14. A method for conductively attaching a workpiece onto a substrate comprising the steps of: spreading a layer of an adhesive polymeric compound over a substrate having a first surface, the compound including a suspension of electrically and thermally conductive first particles intermixed with a suspension of ferromagnetic surfactant-coated second particles; applying an external magnetic field to the layer, the field oriented normal to the first surface and capable of arraying the ferromagnetic particles in lines, and, by causality, aligning the conductive particles in chains normal to the first surface; providing a workpiece having a second surface parallel to the first surface; and bringing the aligned conductive particle chains in contact with the first and second surfaces by pressing the workpiece onto the layer and piercing the chain ends to touch the first and second surfaces.
15. The method of claim 14 wherein the polymeric compound is a thermoset formulation of low viscosity.
16. The method of claim 15 further including, after the step if bringing in contact, the step of hardening the compound by polymerization.
17. The method of claim 14 wherein the conductive particles are selected from a group including elongated silver flakes, particles having a ferromagnetic core coated with a high-conductivity metal, and carbon nano-tubes.
18. The method of claim 17 wherein the conductive particles are less than 80 weight percent of the compound.
19. The method of claim 14 wherein the ferromagnetic particles are selected from a group including iron, magnetite, nickel, cobalt, and compounds thereof, and the surfactant coating is selected from a group including tetramethylammonium hydroxide, phosphoric acid ester, and ethoxylated aliphatic acid.
20. The method of claim 19 wherein the ferromagnetic particles are less than 10 weight percent of the compound.
21. The method of claim 14 further including, for the time duration of the step of bringing in contact, the step of concurrently applying the external magnetic field.
FIELD OF THE INVENTION
 The present invention is related in general to the field of semiconductor devices and processes, and more specifically to the structure and fabrication method of chip attachment layers with traverse-aligned conductive filler particles.
DESCRIPTION OF RELATED ART
 When semiconductor chips have to be attached to substrates or leadframes, it is common practice to use a layer of adhesive compound, such as an epoxy-based polymeric formulation, as a coupler between the chip and the substrate. The polymeric compound is usually a thermoset resin, applied to the chip attach pad of the substrate as a low-viscosity precursor to allow spreading of the compound over the attach pad. After the precursor resin is distributed, the chip is pressed onto the layer with a force sufficient to partially redistribute the adhesive by flowing and thus to ensure a uniform layer thickness across the whole chip area. Thereafter, the layer, together with the chip and the substrate, is subjected to elevated temperatures for a certain amount of time to activate a resin polymerization process, which hardens the compound and thus irreversibly couples chip and substrate together.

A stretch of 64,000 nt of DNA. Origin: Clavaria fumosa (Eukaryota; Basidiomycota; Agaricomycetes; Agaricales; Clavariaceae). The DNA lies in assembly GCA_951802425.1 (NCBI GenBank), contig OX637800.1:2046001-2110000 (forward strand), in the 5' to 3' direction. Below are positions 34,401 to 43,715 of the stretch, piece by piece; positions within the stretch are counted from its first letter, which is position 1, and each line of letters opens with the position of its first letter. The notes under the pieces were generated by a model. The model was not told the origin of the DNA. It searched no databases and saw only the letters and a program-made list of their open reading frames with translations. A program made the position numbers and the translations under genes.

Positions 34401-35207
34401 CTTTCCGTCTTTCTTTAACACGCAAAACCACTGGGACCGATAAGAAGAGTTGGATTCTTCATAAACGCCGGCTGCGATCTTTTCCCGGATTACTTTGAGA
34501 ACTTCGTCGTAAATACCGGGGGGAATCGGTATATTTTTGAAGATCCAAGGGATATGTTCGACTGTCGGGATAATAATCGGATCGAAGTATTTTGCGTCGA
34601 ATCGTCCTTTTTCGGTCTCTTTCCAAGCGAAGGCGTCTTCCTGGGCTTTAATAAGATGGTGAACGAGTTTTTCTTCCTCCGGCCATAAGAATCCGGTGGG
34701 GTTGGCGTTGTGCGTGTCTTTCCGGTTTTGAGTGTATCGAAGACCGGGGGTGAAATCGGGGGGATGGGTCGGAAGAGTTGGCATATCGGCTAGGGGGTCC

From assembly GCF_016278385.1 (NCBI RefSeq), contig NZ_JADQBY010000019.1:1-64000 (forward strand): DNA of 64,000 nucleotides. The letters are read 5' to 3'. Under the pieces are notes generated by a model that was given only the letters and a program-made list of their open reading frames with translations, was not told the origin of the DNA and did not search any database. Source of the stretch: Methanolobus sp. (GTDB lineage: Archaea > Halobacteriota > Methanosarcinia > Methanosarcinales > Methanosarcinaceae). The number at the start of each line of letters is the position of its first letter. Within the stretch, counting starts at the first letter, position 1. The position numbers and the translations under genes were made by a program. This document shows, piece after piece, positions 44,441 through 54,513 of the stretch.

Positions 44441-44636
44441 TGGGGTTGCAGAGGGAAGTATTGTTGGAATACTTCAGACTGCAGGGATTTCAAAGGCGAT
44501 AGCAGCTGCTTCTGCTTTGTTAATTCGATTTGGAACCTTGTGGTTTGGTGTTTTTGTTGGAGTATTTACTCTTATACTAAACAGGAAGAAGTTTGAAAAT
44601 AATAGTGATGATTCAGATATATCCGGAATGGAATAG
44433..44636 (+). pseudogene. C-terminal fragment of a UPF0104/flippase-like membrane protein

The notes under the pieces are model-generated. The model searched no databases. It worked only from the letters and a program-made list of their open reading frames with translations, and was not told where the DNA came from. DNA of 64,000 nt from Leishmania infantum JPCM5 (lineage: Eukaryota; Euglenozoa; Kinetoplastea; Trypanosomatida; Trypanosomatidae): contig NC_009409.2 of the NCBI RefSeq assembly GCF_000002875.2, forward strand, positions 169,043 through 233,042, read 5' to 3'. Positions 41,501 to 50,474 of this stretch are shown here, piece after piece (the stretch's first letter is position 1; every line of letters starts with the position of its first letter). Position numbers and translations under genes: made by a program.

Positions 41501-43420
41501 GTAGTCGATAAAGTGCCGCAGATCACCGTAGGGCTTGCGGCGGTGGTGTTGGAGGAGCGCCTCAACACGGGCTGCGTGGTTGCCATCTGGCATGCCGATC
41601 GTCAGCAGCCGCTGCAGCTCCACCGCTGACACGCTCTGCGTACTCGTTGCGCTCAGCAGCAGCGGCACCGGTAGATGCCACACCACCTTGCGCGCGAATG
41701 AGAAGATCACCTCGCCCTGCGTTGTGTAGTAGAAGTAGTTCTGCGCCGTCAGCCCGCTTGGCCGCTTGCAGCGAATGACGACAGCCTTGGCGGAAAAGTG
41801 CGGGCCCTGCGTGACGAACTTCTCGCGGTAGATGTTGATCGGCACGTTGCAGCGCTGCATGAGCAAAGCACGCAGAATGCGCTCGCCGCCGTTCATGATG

For electrical circuit operation as well as for removal of the operational heat, it is common practice to add to the adhesive compound filler particles, which are electrically and thermally conductive. The most frequently used filler particles are elongated silver flakes with a length between 1 and 10 μm and an approximately uniform distribution across the attach layer. To achieve good electrical and thermal conductivity, the filler loadings typically have to be high, usually more than 80 weight % of the attach compound.
SUMMARY OF THE INVENTION
 Applicant detected in microscopic analysis that during the phase of pressuring the chip onto the attach layer, the flowing adhesive resin causes the conductive filler particles throughout the layer to become horizontally oriented with respect to the chip/layer and substrate/layer interfaces. Applicant further found that the particles are wetted on all surfaces by the low-viscosity resin, inhibiting metal-to-metal contact by surface tension and thus decreasing the electrical conductivity. In addition, continuous resin-rich films are formed on both chip/layer and substrate/layer interfaces, further lowering the electrical conductivity of the attach layer. The drop in conductivity becomes particularly dominant with decreasing layer thickness even when the layers include more than 80 weight % filler loadings.